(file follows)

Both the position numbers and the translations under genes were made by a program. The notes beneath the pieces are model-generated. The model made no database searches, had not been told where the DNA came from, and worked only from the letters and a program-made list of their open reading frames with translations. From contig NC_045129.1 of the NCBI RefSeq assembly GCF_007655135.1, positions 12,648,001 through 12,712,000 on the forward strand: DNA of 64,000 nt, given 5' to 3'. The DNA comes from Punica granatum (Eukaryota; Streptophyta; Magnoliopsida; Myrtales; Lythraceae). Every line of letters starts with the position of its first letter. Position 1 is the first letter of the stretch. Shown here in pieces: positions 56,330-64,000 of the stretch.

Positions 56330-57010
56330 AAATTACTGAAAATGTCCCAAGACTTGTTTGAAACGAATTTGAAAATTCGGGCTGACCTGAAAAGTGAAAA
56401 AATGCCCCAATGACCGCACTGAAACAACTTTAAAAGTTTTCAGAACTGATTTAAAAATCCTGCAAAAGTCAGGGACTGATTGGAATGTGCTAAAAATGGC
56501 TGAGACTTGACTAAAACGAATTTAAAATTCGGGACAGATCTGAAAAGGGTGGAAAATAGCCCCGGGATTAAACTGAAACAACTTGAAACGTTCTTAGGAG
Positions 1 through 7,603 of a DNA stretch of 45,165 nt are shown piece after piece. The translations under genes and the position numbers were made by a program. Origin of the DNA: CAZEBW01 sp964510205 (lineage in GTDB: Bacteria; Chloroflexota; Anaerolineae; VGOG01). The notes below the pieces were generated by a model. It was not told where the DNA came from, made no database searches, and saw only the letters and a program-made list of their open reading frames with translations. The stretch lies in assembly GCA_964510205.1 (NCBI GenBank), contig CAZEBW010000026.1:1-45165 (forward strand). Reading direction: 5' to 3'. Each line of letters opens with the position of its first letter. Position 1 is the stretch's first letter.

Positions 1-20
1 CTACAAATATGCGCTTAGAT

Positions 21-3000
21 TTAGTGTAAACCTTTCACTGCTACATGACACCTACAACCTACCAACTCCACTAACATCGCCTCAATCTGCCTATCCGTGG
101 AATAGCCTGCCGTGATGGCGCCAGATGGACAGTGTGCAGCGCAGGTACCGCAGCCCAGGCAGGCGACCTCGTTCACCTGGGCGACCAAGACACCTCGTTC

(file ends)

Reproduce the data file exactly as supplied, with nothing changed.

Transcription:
Both the position numbers and the translations under genes were made by a program. The notes beneath the pieces are model-generated. The model made no database searches, had not been told where the DNA came from, and worked only from the letters and a program-made list of their open reading frames with translations. From contig NC_045129.1 of the NCBI RefSeq assembly GCF_007655135.1, positions 12,648,001 through 12,712,000 on the forward strand: DNA of 64,000 nt, given 5' to 3'. The DNA comes from Punica granatum (Eukaryota; Streptophyta; Magnoliopsida; Myrtales; Lythraceae). Every line of letters starts with the position of its first letter. Position 1 is the first letter of the stretch. Shown here in pieces: positions 56,330-64,000 of the stretch.

Positions 56330-57010
56330 AAATTACTGAAAATGTCCCAAGACTTGTTTGAAACGAATTTGAAAATTCGGGCTGACCTGAAAAGTGAAAA
56401 AATGCCCCAATGACCGCACTGAAACAACTTTAAAAGTTTTCAGAACTGATTTAAAAATCCTGCAAAAGTCAGGGACTGATTGGAATGTGCTAAAAATGGC
56501 TGAGACTTGACTAAAACGAATTTAAAATTCGGGACAGATCTGAAAAGGGTGGAAAATAGCCCCGGGATTAAACTGAAACAACTTGAAACGTTCTTAGGAG
Positions 1 through 7,603 of a DNA stretch of 45,165 nt are shown piece after piece. The translations under genes and the position numbers were made by a program. Origin of the DNA: CAZEBW01 sp964510205 (lineage in GTDB: Bacteria; Chloroflexota; Anaerolineae; VGOG01). The notes below the pieces were generated by a model. It was not told where the DNA came from, made no database searches, and saw only the letters and a program-made list of their open reading frames with translations. The stretch lies in assembly GCA_964510205.1 (NCBI GenBank), contig CAZEBW010000026.1:1-45165 (forward strand). Reading direction: 5' to 3'. Each line of letters opens with the position of its first letter. Position 1 is the stretch's first letter.

Positions 1-20
1 CTACAAATATGCGCTTAGAT

Positions 21-3000
21 TTAGTGTAAACCTTTCACTGCTACATGACACCTACAACCTACCAACTCCACTAACATCGCCTCAATCTGCCTATCCGTGG
101 AATAGCCTGCCGTGATGGCGCCAGATGGACAGTGTGCAGCGCAGGTACCGCAGCCCAGGCAGGCGACCTCGTTCACCTGGGCGACCAAGACACCTCGTTC